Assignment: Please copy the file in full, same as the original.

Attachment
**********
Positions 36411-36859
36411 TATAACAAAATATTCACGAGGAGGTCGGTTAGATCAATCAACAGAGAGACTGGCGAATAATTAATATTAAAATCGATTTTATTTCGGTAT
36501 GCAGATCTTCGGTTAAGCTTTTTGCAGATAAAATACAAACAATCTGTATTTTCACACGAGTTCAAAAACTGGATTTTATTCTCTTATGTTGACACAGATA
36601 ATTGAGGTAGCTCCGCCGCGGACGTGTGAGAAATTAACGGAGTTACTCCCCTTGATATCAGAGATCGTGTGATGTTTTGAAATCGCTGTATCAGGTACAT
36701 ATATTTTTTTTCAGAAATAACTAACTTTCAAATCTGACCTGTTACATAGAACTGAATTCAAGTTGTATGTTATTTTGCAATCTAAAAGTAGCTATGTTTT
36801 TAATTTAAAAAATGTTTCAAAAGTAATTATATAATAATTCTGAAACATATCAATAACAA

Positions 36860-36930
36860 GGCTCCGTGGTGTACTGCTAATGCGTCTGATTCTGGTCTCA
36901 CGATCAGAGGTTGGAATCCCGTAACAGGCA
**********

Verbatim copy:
Positions 36411-36859
36411 TATAACAAAATATTCACGAGGAGGTCGGTTAGATCAATCAACAGAGAGACTGGCGAATAATTAATATTAAAATCGATTTTATTTCGGTAT
36501 GCAGATCTTCGGTTAAGCTTTTTGCAGATAAAATACAAACAATCTGTATTTTCACACGAGTTCAAAAACTGGATTTTATTCTCTTATGTTGACACAGATA
36601 ATTGAGGTAGCTCCGCCGCGGACGTGTGAGAAATTAACGGAGTTACTCCCCTTGATATCAGAGATCGTGTGATGTTTTGAAATCGCTGTATCAGGTACAT
36701 ATATTTTTTTTCAGAAATAACTAACTTTCAAATCTGACCTGTTACATAGAACTGAATTCAAGTTGTATGTTATTTTGCAATCTAAAAGTAGCTATGTTTT
36801 TAATTTAAAAAATGTTTCAAAAGTAATTATATAATAATTCTGAAACATATCAATAACAA

Positions 36860-36930
36860 GGCTCCGTGGTGTACTGCTAATGCGTCTGATTCTGGTCTCA
36901 CGATCAGAGGTTGGAATCCCGTAACAGGCA